Murray CSO control project -- Building a new storage tank to protect Puget Sound
August 8, 2016 update:
Starting as early as Monday, Aug. 8, King County’s contractor will use a concrete saw to cut through the roadway on Beach Dr. S.W. at the intersection with 48th Ave S.W. The saw will cut thin lines in the road in preparation for road restoration. You will still be able to drive on the road after it has been cut. Saw cutting is expected to take three to five days to complete.
What to expect:
- Beach Dr. S.W. narrowed to one lane at the intersection with 48th Ave S.W.
- Increased noise levels
- Traffic delays of up to five minutes
- Flaggers safely directing traffic through the intersection during working hours
- Variable roadway conditions. Cyclists should use caution when traveling through the intersection
Additional project work will continue while saw cutting is underway.
Thank you for your continued patience during construction.
Please direct any questions or concerns to the project hotline: 206-205-9186. .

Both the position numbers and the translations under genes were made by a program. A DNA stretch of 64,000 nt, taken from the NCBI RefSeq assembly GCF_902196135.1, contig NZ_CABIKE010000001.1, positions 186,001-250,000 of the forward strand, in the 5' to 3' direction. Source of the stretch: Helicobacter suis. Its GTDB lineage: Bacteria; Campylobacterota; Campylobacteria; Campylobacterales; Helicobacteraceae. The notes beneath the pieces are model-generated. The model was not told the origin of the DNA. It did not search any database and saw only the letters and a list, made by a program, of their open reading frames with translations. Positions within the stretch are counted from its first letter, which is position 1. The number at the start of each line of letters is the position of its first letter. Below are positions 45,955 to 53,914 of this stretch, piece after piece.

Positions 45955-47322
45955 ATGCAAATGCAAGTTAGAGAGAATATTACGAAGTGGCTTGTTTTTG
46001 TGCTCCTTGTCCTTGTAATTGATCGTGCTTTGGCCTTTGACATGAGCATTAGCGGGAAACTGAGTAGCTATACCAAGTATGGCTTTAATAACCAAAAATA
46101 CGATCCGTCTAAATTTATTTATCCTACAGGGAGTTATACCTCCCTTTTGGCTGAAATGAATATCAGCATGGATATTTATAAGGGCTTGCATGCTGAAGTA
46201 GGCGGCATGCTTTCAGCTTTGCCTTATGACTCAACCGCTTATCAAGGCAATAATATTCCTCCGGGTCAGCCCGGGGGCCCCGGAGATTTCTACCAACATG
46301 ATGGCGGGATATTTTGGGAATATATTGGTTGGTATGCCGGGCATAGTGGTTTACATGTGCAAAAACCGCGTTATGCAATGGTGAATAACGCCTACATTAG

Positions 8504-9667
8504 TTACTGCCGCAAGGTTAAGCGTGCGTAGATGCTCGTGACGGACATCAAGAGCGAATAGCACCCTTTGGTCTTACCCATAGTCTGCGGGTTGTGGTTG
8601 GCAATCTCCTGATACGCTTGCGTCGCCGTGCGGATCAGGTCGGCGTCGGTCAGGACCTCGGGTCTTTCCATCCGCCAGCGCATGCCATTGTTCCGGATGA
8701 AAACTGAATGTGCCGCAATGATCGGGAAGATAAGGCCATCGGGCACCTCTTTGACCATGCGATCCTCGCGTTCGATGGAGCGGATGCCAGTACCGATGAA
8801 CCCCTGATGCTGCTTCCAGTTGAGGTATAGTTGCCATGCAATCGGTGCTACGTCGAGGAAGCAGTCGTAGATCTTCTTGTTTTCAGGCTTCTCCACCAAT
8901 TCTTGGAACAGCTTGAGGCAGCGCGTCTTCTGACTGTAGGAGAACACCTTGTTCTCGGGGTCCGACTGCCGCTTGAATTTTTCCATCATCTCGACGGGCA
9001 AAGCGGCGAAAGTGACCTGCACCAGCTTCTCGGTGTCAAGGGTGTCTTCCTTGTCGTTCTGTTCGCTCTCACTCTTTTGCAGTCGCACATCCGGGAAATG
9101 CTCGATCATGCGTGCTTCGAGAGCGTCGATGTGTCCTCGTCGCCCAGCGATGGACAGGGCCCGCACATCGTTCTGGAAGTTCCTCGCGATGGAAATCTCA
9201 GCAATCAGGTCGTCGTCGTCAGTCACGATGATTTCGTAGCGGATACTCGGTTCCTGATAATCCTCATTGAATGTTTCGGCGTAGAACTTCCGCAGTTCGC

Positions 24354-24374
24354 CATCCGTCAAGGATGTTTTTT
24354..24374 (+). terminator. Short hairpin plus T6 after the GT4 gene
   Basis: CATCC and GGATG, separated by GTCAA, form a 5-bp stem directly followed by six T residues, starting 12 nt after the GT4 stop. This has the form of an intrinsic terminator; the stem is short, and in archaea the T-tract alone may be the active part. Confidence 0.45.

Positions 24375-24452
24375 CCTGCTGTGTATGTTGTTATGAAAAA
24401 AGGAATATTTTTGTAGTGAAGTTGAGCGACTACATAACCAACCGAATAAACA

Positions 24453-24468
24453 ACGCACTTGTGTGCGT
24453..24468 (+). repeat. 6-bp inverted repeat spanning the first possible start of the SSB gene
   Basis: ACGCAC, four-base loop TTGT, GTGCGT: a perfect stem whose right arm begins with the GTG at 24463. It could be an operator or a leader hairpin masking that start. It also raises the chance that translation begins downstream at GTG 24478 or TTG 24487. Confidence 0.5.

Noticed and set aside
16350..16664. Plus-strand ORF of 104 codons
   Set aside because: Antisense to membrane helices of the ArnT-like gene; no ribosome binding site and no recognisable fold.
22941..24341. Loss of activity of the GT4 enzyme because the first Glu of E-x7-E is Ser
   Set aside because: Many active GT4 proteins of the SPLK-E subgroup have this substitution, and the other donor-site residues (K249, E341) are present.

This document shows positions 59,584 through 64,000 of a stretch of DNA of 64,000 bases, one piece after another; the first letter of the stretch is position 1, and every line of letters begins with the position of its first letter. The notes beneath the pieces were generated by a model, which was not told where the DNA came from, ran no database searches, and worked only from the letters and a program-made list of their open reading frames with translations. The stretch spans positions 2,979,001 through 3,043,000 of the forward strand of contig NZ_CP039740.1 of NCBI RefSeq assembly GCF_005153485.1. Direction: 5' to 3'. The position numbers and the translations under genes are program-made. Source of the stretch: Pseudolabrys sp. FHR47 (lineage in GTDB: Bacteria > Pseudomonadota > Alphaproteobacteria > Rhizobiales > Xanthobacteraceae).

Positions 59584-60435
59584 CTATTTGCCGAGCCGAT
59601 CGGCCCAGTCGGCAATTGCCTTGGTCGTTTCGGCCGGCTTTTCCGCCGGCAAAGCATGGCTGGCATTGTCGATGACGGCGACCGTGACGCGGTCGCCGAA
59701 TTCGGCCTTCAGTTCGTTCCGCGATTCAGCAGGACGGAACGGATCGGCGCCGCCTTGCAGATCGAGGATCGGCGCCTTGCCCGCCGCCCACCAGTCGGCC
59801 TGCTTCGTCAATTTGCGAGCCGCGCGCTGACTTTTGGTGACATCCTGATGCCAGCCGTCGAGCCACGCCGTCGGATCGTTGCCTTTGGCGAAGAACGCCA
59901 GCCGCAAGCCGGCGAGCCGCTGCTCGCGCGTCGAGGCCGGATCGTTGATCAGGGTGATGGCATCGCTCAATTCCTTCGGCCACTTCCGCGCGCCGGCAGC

Murray Project Hotline: 206-205-9186
Final Design, December 2012
Project haul routes, February 2014
Murray basin and project location
King County is designing an underground storage tank across the street from Seattle’s Lowman Beach Park. The tank will store approximately one million gallons when the Murray Pump Station exceeds maximum capacity.
Why do we need this project?
Protect public health
Like many cities around the country, the older parts of King County's wastewater system uses a single set of pipes to carry untreated sewage and stormwater to a treatment plant. To prevent sewer backups into homes and streets, the system includes safety valves called “combined sewer overflows” that route excess sewage and polluted stormwater flow directly into Puget Sound during storms. Although CSOs reduce potential exposure to untreated sewage, they pose significant public health concerns.
Clean up Puget Sound
The Murray CSO control facility will reduce CSOs into Puget Sound. State regulations require no more than one untreated discharge per year. The Murray Pump Station averages five untreated CSO events per year, discharging 5 million gallons into Puget Sound off of Lowman Beach Park.
How has the community shaped facility design?
Since October 2011 Lowman Beach Park neighbors and park users have worked with local designers, environmentalists and community advocates to help the King County project team design a facility that fits with the community. These discussions produced “common themes” for the design that reflect the community’s values for a safe, reliable facility. The common themes are:
- Minimize the “industrial facility” feel
- Encourage views of Puget Sound
- Discourage through traffic on Beach Drive
- Enhance continuous space between Lowman Beach park and the facility site